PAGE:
It's hard to believe the year is almost over! We finished up our trade show travel for 2018 this month at the Mid-Atlantic Cemetery Conference - thanks to all who stopped by and visited with us. Dave also attended the NFDA show last month in Salt Lake City for our company's third year in a row. It's been great for us to be able to interface and learn from more funeral directors. Speaking of the NFDA, there was some nice coverage from the Salt Lake Tribune about one of the speakers who talked to attendees about helping families after a suicide.
The bigger news that I have seen this month making the rounds has to do with the demographic shifts of funeral directors in training. The American Board of Funeral Education Service released their numbers for 2017, and they reported that 65% of graduates from funeral director schools in the U.S. were female. That's the most women graduates the organization has ever recorded. The Associated Press visited the State University of New York Canton program (where 60 of the 75 students are women) and interviewed the students about those changes, and the challenges they still face.
Even more writing was done by The Guardian, where they went to the oldest mortuary school in New York City - the American Academy McAllister Institute - and took a look at the next generation of funeral directors (again, lots of women). It is some excellent reporting that covers the increase of women funeral directors, the actual work done in mortuary school, the shift towards personalization in memorials, the rise of cremation, the challenges of servicing low-income families, and gender discrimination. I highly recommend spending some time with it.
Elsewhere in the news, I came across a review of a painting show in New York City that features several works depicting the Frank E. Campbell Funeral Chapel in Manhattan (the venue for a number of high-profile celebrity funerals). All the works depict the exterior of the funeral home in different seasons and angles. The review is casts a wide net, but I found it to be overall pretty thoughtful. At the very least, the painstakingly detailed pointillist paintings are nice to look at.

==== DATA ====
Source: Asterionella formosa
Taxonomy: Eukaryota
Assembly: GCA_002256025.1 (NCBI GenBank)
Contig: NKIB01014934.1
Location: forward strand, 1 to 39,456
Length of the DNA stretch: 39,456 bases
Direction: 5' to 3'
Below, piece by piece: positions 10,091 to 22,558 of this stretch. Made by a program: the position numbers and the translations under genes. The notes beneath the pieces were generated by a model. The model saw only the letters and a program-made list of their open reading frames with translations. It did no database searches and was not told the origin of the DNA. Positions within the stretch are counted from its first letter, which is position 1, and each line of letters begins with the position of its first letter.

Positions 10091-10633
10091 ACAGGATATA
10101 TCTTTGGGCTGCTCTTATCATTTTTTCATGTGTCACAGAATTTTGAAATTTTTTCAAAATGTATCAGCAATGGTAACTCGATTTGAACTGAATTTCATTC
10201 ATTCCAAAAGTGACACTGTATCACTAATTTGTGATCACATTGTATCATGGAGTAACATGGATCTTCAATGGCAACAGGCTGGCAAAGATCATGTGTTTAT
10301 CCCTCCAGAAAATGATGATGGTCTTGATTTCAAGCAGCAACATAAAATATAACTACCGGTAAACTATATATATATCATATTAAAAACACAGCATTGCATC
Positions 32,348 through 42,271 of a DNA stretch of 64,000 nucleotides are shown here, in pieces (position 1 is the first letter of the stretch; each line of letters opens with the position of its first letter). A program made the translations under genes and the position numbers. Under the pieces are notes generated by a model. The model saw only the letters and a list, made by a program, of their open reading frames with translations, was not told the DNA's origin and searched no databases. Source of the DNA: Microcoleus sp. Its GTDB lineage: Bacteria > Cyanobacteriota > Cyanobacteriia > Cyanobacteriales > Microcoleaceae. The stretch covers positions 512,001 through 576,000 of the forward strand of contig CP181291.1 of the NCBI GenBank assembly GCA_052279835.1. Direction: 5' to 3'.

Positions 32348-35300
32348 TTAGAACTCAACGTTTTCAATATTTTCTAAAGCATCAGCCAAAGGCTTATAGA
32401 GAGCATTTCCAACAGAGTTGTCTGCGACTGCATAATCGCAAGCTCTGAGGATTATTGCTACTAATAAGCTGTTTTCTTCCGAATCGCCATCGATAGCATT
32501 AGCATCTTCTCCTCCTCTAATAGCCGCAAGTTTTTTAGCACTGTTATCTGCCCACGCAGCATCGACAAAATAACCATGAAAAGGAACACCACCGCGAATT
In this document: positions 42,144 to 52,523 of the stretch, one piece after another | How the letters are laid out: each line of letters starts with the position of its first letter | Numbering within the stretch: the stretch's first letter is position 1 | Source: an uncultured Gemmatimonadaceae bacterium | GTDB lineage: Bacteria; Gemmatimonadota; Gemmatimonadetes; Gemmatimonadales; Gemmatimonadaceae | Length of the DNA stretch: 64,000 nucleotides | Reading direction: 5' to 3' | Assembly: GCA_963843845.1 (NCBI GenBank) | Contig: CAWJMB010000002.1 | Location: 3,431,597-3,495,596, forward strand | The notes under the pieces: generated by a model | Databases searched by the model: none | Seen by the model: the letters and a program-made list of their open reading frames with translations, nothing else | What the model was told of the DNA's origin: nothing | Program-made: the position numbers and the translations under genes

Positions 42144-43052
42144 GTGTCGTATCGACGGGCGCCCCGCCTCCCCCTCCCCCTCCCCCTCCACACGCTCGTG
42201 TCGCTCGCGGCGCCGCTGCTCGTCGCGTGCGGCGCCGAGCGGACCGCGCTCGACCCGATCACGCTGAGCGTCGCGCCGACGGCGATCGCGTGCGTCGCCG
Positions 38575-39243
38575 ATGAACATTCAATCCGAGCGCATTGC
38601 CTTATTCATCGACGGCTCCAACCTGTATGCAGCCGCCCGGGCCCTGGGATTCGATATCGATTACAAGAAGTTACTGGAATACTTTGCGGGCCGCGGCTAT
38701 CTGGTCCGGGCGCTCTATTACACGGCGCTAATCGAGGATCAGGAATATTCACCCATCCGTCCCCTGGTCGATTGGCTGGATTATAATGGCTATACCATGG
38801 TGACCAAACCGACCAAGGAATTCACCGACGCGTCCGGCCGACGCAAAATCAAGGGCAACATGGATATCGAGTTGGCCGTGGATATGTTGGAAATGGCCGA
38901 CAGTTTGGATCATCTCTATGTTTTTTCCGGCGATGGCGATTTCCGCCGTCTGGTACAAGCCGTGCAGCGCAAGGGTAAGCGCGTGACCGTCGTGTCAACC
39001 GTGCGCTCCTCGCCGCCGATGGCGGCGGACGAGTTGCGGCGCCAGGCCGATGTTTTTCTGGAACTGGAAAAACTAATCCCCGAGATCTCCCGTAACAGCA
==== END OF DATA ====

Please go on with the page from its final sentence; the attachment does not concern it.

And finally, we wrote about the Urban Death Project (the composting burial ground) nearly three years ago, when it was in early concept and fundraising stages. There is an update on the efforts to make it a reality in the Seattle area. Now called Recompose, it is slowly clearing hurdles to becoming a sanctioned final disposition. The project faced a few major questions and chief among them was whether the resulting compostable material would meet local and federal standards for pathogens and harmful chemicals. They decided they needed to test the method and the resulting compost. Soil science professor Lynne Carpenter-Boggs, who led the research trial at Washington State University, was pleased with the results:
That material, she explained, passed — and sometimes exceeded — state and federal safety requirements for pathogens and metals that could be dangerous to humans and nearby plants. The key to its success: thermophilic microorganisms (“thermophilic” means “heat-loving”) that quickly raised the temperature of the process, efficiently decomposing the body in its bed of carefully calibrated plant matter.
“I was very happy we met all the safety requirements we were looking for in terms of high temperature, low bacteria, low metals content, low odor,” Carpenter-Boggs said. “The material itself was just very pleasant.”
The legality of it is still an open question, but so far there are 6 Democrat and Republicans in the state legislature who have co-signed a bill to expand the definition of final disposition. You can read the rest of the story at the Seattle Times.
That's all for this month. Thanks for reading!